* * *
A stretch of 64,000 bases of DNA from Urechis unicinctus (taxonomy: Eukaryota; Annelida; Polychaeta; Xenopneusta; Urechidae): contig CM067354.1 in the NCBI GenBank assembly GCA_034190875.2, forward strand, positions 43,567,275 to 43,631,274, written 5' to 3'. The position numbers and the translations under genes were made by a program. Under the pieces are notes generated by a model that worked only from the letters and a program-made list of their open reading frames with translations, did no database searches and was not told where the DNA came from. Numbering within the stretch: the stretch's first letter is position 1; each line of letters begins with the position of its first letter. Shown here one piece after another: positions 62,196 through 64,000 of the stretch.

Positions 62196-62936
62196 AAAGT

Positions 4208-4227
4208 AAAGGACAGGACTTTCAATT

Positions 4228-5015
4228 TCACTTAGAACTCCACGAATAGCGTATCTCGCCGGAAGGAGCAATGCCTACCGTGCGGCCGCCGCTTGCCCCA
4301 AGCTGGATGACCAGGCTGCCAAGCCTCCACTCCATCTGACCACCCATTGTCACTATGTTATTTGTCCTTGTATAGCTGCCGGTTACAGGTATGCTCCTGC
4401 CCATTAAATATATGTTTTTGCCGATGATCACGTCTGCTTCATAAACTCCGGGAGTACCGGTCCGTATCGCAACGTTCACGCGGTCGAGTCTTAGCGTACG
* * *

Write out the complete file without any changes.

A stretch of 64,000 bases of DNA from Urechis unicinctus (taxonomy: Eukaryota; Annelida; Polychaeta; Xenopneusta; Urechidae): contig CM067354.1 in the NCBI GenBank assembly GCA_034190875.2, forward strand, positions 43,567,275 to 43,631,274, written 5' to 3'. The position numbers and the translations under genes were made by a program. Under the pieces are notes generated by a model that worked only from the letters and a program-made list of their open reading frames with translations, did no database searches and was not told where the DNA came from. Numbering within the stretch: the stretch's first letter is position 1; each line of letters begins with the position of its first letter. Shown here one piece after another: positions 62,196 through 64,000 of the stretch.

Positions 62196-62936
62196 AAAGT

Positions 4208-4227
4208 AAAGGACAGGACTTTCAATT

Positions 4228-5015
4228 TCACTTAGAACTCCACGAATAGCGTATCTCGCCGGAAGGAGCAATGCCTACCGTGCGGCCGCCGCTTGCCCCA
4301 AGCTGGATGACCAGGCTGCCAAGCCTCCACTCCATCTGACCACCCATTGTCACTATGTTATTTGTCCTTGTATAGCTGCCGGTTACAGGTATGCTCCTGC
4401 CCATTAAATATATGTTTTTGCCGATGATCACGTCTGCTTCATAAACTCCGGGAGTACCGGTCCGTATCGCAACGTTCACGCGGTCGAGTCTTAGCGTACG